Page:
The Open Source

SAN MATEO (06/12/2000) - I bought a copy of VistaSource Inc.'s Applixware Office 5.0 for Linux this weekend ( It cost me US$99. Not counting games, it's only the second bit of software I can remember paying for in years. The other was Corel Corp.'s WordPerfect 8 for Linux. Everything else I have on hand I've either downloaded from the Internet or received as a free review copy.

I could have requested a free review copy of Applixware Office 5.0, but I forked over my own cash because I didn't want to feel obligated to write about it if I didn't like the improvements enough to spend the time testing it. (Now that I am writing about it, I suppose I should try to get my money back.

Unfortunately the store where I bought Applixware doesn't seem to have a "customer dissatisfaction or your money back" guarantee.)Until recently, the seemingly limitless supply of free software was a perk that members of the computer trade press shared with few others. Now it seems every category of software has been invaded by free software. You need productivity applications for Linux? There are free, open-source alternatives such as Gnome Office and KOffice. Don't forget the free closed-source offering, Star Office 5.1.

The question is, "Does Applixware Office 5.0 offer unique value to make it worth the price?" Absolutely. But to fully appreciate how Applixware Office differs from the competition, you have to take the time to delve beneath the surface.

This suite is far more than it appears to be. That's a good thing, because it appears to be quite lame. But Applixware Office usually only falls short when compared according to the competition's rules. By those rules, Applixware Office 5.0 is a feature-rich suite of applications that occasionally seems to be the victim of a brain-dead approach to usability. It often lacks the obvious shortcuts to common operations such as getting a document's word count. And don't get me started on the clue-free user interface for the e-mail application.

By its own rules, however, Applixware Office 5.0 stacks up quite differently.

The key to understanding the value of Applixware is to think of Applixware Office not as a suite of limited applications, but as a nearly limitless repository of features that has been preassembled into a few sample applications.

The glue that melds the Applixware Office features together into coherent applications is an object-oriented macro programming language called ELF (Extension Language Facility). The entire Applixware Office user interface has been built using the ELF macro language (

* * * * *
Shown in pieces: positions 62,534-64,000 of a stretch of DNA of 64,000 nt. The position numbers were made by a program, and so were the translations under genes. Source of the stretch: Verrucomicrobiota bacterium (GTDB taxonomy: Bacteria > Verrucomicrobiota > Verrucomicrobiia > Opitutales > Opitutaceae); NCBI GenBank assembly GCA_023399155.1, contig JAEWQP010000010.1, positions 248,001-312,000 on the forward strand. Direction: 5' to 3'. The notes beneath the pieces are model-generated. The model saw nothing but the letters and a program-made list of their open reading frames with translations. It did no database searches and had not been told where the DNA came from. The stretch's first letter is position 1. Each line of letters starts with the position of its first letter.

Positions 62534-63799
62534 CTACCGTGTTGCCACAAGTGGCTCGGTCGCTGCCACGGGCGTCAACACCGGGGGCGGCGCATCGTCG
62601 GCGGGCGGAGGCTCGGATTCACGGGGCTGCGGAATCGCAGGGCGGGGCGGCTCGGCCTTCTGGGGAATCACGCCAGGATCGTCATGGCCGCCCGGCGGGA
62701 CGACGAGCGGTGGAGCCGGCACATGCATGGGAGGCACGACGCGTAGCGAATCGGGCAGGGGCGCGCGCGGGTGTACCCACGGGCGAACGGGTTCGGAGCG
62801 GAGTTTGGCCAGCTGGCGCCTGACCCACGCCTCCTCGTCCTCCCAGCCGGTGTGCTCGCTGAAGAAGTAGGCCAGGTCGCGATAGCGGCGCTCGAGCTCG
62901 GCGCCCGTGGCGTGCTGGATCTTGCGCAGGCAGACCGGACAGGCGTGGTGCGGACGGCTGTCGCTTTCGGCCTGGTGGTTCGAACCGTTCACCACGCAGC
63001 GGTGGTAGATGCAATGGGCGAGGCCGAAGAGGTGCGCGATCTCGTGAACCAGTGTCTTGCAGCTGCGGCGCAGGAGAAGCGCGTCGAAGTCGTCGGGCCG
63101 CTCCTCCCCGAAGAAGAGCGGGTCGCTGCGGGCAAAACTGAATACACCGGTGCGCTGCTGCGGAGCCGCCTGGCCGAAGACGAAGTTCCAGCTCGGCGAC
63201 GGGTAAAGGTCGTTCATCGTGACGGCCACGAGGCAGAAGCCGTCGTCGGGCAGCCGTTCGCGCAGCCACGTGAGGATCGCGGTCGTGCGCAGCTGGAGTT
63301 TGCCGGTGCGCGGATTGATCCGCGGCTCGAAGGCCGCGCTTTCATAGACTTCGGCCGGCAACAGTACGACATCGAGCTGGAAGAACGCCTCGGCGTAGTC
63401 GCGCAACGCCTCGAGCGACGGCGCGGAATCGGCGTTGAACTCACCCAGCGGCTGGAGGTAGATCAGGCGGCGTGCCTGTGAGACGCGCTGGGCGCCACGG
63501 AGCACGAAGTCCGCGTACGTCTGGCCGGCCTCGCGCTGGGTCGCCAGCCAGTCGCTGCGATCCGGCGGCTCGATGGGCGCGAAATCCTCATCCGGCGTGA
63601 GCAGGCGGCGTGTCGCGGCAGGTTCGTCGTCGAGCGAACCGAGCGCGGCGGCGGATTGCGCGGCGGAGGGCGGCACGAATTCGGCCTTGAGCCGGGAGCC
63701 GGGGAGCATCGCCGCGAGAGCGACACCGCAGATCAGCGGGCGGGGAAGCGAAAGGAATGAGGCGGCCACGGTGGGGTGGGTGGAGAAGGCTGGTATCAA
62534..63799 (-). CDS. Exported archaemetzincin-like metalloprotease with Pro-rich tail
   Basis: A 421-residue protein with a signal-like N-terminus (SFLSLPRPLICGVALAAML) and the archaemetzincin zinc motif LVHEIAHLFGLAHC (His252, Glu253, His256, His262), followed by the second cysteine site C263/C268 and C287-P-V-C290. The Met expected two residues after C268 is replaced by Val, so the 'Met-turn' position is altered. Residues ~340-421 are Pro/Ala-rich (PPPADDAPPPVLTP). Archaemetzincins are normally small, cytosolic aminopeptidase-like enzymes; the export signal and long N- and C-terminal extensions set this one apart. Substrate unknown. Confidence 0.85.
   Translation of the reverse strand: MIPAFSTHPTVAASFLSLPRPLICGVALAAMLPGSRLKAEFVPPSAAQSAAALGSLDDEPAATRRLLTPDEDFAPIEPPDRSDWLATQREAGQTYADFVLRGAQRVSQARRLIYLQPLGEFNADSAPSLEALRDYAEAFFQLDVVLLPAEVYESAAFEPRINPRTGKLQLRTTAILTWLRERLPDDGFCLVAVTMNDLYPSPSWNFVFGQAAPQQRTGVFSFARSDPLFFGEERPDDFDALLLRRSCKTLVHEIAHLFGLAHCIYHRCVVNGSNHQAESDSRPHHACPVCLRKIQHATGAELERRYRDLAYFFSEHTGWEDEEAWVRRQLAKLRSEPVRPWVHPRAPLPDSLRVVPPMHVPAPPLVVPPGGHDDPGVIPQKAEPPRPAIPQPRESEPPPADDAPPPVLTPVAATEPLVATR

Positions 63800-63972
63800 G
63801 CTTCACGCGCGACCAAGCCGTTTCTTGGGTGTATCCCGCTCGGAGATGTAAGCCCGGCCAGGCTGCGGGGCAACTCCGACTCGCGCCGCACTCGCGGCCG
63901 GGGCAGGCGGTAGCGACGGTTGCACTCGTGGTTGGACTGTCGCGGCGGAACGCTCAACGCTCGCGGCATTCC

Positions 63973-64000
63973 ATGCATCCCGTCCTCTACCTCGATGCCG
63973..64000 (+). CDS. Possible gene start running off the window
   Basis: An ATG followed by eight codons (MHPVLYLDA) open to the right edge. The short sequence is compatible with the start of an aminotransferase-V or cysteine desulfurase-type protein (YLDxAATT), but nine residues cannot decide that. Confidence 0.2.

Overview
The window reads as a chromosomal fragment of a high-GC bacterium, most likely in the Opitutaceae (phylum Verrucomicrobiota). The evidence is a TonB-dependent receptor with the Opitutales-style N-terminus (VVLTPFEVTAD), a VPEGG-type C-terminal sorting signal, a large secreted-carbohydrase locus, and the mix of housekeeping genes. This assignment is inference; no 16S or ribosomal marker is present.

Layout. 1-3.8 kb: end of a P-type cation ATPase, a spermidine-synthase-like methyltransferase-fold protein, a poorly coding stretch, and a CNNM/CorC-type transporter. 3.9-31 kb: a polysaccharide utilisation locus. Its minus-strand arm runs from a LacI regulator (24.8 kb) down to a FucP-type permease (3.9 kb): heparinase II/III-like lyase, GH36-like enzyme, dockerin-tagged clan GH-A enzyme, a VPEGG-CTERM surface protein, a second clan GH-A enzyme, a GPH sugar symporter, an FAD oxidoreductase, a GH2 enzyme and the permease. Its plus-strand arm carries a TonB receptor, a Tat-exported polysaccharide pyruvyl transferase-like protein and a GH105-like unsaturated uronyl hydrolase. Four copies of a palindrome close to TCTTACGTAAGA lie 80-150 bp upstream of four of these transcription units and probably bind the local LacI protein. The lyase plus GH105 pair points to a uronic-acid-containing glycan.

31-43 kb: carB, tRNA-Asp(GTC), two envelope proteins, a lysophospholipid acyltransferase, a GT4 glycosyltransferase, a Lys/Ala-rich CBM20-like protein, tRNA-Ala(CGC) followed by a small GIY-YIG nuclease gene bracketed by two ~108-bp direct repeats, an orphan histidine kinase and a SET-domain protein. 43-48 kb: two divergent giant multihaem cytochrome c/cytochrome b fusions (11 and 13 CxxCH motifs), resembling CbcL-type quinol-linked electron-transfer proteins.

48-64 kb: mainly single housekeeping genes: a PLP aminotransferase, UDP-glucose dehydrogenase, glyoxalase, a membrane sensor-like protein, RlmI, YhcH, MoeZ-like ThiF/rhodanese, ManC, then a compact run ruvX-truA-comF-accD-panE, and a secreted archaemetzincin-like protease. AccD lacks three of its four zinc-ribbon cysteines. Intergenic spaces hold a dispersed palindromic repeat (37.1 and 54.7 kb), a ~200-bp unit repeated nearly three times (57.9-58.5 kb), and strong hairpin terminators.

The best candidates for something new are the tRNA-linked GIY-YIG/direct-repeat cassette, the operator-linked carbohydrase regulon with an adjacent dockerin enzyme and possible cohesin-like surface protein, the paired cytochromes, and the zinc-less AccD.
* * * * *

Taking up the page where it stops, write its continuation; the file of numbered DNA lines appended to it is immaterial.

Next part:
Armed with ELF, the powerful application development tools that come with the suite, and some programming skills, you can make Applixware Office do just about anything imaginable. With a little ambition, it is a simple matter to add all the usability features that are missing. With a moderate amount of ambition, you could tailor Applixware to meet precisely the needs of your business. And with a lot of ambition, you could conceivably build entirely new applications that hardly resemble the ones you get in the box.

Don't make the mistake of regarding ELF as the equivalent of Visual Basic (VB) script in Microsoft Office. VB script is a pathetic excuse for a language that was bolted onto Office as an afterthought. Throw in a little OLE automation and what you end up with is a massive, unstable, difficult to maintain custom application that can barely get out of its own way.

In sharp contrast, ELF wasn't tacked onto Applixware. Applixware Office is ELF, combined with a library of productivity application functions. On the slim chance you need more features than you get with the suite, you can always add your own using another language such as C or C++.

So the bottom line is this: If all you want is basic productivity applications, then what you're really paying for is 30 days of technical support. If you don't need the support, you can turn to a variety of free applications for the features you need.

But if you want a powerful development environment with a repository of all the features you'd expect in an integrated productivity application suite, I know of no equal to Applixware Office 5.0 at any price.

Nicholas Petreley is the founding editor of LinuxWorld ( and works with Linux Standard Base. Reach him at

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